Based on the evidence of record, the Commissioner reasonably inferred that the Tighes misled both the agent and Donegal into believing that the Tighes intended to remedy the hazardous condition in the property by erecting a railing, inducing Donegal into extending the deadline to remedy the condition past the 60-day by-right cancellation window. The change in circumstance that substantially increased the hazards insured against was the willful acts or omissions of the Tighes in first misleading the agent and Donegal and second in refusing to remedy a hazardous condition on the property of which they were aware at the time the policy was issued, which they agreed to remedy as a condition of the issuance and continuation of the policy, but which they willfully chose not to remedy.
The Tighes also argue that the Commissioner erred by not addressing the Tighes' claim that conduct of the agents of Burns and Burns, and particularly, the apparent failure of the agents to send the photographs of the deck to Donegal and/or the underwriter, results in an estoppel thwarting Donegal's right to cancel the policy. The Tighes, however, do not provide sufficient argument to support their claim that Donegal should be held responsible for the independent agents' failures. Rather, as the Department points out, the sole question before the Commissioner related to Donegal's right to cancel the policy under Section 5(a)(9) of the Act, and, as we discussed above, any impropriety on the part of the agents is immaterial, because the primary facts in this matter indicate that the Tighes knew before the lapse of the sixty-day cancellation period that Donegal would cancel the policy if the Tighes failed to install the railing within the time period Donegal required. Additionally, as the Department points out, any failure on the part of the agents is a matter that is subject to investigation and review by the Commissioner, based upon his or her authority to review alleged violations of the Act, and such review was beyond the scope of the Commissioner's review of Donegal's cancellation of the Tighes' policy. The Tighes' claim that Donegal should be held accountable based upon their unsupported claim that the agents deliberately withheld the photos in order to gain a commission for the sale of the policy is meritless.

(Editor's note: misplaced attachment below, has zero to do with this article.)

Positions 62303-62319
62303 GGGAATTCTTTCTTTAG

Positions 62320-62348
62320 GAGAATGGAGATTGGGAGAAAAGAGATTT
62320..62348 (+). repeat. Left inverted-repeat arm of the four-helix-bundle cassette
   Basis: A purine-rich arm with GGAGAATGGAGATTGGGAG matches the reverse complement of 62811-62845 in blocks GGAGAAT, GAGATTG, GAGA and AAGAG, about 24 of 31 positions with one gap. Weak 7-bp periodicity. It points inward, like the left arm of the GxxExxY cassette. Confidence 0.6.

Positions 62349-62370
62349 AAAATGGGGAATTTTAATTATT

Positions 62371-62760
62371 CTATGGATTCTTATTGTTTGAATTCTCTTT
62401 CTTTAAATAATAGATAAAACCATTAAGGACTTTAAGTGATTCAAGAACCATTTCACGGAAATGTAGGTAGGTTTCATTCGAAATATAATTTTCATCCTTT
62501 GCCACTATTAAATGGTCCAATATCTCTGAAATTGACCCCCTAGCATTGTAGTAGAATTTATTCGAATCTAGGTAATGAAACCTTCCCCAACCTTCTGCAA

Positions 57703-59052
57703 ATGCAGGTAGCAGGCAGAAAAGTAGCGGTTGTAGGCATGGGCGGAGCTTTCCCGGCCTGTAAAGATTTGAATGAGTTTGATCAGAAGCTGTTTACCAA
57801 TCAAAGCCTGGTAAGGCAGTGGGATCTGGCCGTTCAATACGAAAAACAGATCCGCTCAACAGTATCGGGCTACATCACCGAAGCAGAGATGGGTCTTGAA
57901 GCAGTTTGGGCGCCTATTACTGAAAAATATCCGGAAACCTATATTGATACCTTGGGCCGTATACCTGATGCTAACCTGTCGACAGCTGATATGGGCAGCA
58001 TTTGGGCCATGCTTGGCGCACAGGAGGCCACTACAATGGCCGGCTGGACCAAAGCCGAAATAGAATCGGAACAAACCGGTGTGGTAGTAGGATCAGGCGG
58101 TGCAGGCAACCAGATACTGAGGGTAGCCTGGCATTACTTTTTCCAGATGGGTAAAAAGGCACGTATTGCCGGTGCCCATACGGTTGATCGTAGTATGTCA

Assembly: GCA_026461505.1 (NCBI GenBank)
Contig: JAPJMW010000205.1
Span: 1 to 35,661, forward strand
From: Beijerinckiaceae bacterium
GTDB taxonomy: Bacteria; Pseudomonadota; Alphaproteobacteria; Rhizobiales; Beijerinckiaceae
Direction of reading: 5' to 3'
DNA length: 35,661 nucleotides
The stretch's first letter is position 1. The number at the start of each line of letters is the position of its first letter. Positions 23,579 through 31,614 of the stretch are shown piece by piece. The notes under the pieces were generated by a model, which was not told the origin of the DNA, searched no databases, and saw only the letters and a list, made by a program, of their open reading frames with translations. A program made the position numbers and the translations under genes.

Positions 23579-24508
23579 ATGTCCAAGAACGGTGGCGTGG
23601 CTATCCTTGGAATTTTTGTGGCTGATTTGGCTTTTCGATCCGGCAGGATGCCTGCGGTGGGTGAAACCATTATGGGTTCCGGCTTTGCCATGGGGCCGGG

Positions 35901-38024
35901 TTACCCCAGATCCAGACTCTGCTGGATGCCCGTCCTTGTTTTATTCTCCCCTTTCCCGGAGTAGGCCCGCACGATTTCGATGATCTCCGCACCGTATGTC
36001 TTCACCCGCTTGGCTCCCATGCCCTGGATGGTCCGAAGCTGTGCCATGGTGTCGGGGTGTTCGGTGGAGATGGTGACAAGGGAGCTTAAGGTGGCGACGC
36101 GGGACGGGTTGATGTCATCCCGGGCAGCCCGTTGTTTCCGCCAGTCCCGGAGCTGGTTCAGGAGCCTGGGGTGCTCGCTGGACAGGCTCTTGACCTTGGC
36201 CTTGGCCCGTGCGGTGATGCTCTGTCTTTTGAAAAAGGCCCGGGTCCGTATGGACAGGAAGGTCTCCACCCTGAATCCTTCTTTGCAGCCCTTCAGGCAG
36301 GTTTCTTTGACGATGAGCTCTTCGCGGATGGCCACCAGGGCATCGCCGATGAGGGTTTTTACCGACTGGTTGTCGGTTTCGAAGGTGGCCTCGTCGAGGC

Accordingly, we affirm the Commissioner's order.
AND NOW, this 21st day of July, 2015, the order of Michael F. Consedine, Insurance Commissioner for the Commonwealth of Pennsylvania, is AFFIRMED.